Business and life is actually more about mindset than time. For instance, I can schedule a lunch with my wife during the week because I want to feel good that I connected with her during the work day, but actually be very far away from her. My body may be at the lunch, but my mind might be very far away. The same can occur with time with kids or friends. 

How our mind goes, so goes our actions. Therefore, we have to master our minds in order to shift into the right gears at the right time. Time is not the issue, our mindset is. 

Here are the best ways to learn how to shift your mindset so that you can be both present and productive in a consistent way:

1. Pick a marker that triggers your mind to shift from task mode to connected mode. I currently use a bridge as my marker to shift my mind into the best gear to be present with my family on the way home. The results will be more connectivity with your family with greater peace in your personal life.

2. Use time to cause you to shift into the appropriate gear. The :58’s are good triggers to cause you to shift. If you have a meeting at 3PM, then use 2:58 to shift into thinking about your next meeting and the person specifically that you are going to meet. The results will be increased influence and more productivity as well.

3. Don’t look at email before breakfast if possible. When we choose to do so we let others set our agenda for the day based on their email or request. When you choose to wait then you can appropriately recharge and be energized for the day ahead.

I my new book, I take these concepts deeper by using a metaphor called the “5 Gears.” It is based on a manual stick-shift transmission, with each gear correlating to a corresponding behavior that people shift into at certain times and with certain people. Each gear has a purpose, and if you apply this driving analogy to the way you “drive” your life – aligning the right gear with the right speed and situation – it will allow for a smooth journey. The goal being to help busy adults become masters in emotional intelligence. 

If you have issues with being distracted or possibly with becoming overwhelmed by your work consistently, then your mind might be stuck in 4th or 5th gear. If you don’t shift appropriately then you will stay stuck in a gear that will eventually cause burnout, discontentment from loved ones and a disconnection from reality.  Most adults live in that space today.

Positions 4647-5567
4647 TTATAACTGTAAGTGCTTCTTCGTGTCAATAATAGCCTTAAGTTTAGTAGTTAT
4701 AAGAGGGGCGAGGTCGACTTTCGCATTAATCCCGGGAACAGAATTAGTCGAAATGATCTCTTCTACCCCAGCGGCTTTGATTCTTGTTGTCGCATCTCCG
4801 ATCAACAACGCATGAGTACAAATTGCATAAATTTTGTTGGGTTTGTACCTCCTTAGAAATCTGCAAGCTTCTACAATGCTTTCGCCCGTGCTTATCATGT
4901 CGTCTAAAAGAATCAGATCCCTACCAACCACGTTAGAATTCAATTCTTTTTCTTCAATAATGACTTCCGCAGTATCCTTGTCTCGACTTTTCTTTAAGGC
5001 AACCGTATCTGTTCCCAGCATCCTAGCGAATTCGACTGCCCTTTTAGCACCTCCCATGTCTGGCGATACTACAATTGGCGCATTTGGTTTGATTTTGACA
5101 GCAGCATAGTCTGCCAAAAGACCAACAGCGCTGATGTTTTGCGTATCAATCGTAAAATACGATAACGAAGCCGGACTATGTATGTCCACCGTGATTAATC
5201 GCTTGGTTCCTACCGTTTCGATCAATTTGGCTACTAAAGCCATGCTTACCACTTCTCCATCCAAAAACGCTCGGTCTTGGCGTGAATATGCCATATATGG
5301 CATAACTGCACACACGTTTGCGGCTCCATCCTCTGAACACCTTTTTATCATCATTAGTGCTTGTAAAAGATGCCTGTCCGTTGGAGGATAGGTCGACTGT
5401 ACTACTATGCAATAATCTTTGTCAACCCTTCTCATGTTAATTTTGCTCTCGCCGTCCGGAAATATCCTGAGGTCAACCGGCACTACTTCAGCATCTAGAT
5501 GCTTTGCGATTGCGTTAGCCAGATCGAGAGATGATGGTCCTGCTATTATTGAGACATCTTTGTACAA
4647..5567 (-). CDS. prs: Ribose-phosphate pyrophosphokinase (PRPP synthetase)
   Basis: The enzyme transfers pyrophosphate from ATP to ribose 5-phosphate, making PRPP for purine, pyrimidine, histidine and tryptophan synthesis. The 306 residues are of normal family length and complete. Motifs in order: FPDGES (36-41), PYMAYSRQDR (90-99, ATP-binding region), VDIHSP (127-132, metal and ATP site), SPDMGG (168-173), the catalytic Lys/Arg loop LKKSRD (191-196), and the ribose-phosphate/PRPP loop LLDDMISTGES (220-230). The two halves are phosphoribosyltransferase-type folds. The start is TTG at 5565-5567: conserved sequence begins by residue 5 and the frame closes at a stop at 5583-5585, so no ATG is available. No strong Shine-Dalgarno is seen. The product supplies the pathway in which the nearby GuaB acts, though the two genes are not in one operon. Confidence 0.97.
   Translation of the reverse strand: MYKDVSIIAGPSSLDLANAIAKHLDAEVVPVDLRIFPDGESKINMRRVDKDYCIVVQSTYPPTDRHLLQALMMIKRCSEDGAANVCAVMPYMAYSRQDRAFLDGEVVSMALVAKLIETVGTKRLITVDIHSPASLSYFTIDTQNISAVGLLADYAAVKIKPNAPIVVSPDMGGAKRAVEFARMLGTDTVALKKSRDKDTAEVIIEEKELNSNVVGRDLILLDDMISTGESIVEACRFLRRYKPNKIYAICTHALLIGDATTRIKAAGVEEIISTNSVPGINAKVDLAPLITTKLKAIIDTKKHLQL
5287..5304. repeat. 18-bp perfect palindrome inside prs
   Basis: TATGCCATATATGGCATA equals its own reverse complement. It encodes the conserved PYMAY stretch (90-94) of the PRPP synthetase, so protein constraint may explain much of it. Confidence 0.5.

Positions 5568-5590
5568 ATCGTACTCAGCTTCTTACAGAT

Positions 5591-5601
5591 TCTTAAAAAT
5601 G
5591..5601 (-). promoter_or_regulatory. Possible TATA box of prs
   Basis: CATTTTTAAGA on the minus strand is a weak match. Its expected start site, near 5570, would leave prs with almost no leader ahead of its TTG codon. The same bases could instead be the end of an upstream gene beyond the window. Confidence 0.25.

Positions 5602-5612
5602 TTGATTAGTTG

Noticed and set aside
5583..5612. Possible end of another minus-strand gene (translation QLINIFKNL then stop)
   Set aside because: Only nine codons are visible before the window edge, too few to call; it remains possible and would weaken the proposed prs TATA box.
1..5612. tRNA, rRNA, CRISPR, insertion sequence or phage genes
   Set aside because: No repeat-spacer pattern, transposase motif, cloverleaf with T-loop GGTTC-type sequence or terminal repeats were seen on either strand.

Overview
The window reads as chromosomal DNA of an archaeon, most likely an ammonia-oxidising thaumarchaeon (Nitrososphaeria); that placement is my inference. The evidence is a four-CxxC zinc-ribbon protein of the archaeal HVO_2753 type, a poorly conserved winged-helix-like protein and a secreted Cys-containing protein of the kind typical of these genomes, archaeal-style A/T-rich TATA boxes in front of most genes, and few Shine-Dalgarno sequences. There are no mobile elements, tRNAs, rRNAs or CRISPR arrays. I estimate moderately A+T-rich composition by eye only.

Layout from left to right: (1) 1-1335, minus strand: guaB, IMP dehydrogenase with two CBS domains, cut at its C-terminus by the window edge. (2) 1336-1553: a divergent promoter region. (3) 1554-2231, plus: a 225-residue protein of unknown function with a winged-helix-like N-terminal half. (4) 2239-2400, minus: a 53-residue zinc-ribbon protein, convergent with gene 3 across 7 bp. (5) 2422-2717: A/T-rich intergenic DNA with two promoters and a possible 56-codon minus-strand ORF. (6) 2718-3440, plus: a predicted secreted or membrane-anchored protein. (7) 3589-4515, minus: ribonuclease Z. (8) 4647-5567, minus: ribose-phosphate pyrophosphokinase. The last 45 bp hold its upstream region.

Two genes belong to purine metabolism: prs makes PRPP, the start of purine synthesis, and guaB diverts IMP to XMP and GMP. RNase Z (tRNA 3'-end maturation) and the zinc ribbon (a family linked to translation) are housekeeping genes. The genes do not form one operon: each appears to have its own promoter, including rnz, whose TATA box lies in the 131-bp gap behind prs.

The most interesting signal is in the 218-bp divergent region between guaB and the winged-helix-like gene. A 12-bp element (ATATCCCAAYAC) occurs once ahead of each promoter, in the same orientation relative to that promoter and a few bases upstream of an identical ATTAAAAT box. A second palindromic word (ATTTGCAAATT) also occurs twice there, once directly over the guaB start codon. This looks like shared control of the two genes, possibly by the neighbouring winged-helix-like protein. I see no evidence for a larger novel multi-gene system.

Learn how to shift your mind to be in the right gear at the right time and you will experience a work life balance based that leads to you being present and productive.

Bestselling author Jeremie Kubicek is co-author of 5 Gears: How to Be Present and Productive When There Is Never Enough Time and co-founder of GiANT Worldwide, a global company dedicated to transforming and multiplying leaders and teams. Follow him on Twitter at @jeremiekubicek.

Monday, September 21, 2015

Are you Rewarding “the Right Stuff”?

Rewards systems reinforce what management values.
Are you rewarding “the right stuff”?
Read Michael G. Winston’s guest post over at About.com Management and Leadership to learn about the importance of rewarding “the right stuff” and the consequences of not doing so.

Thursday, September 17, 2015

Why You Need an Executive Coach

Guest post by Bonnie Marcus:

I earned my certification as an executive coach in 2006. At that time most people still assumed that coaching was done primarily in sports not business. Coaching for executives was a relatively unknown field and untapped resource. When companies hired a coach for an executive then, it was primarily because that executive needed some assistance to improve their leadership and management skills; that they weren’t meeting the expectations of their position. Coaching, therefore, had a stigma and was not considered a coveted asset.
Now, almost a decade later, there has been a shift in perception and subsequent use of executive coaches. Most individuals and companies hire coaches to improve performance, but also to provide executives with the guidance and support to take their leadership to the next level. Executive coaching gives individuals a distinct advantage in a competitive ever-changing environment by helping them increase their influence and effectiveness as leaders; enhance their political savvy.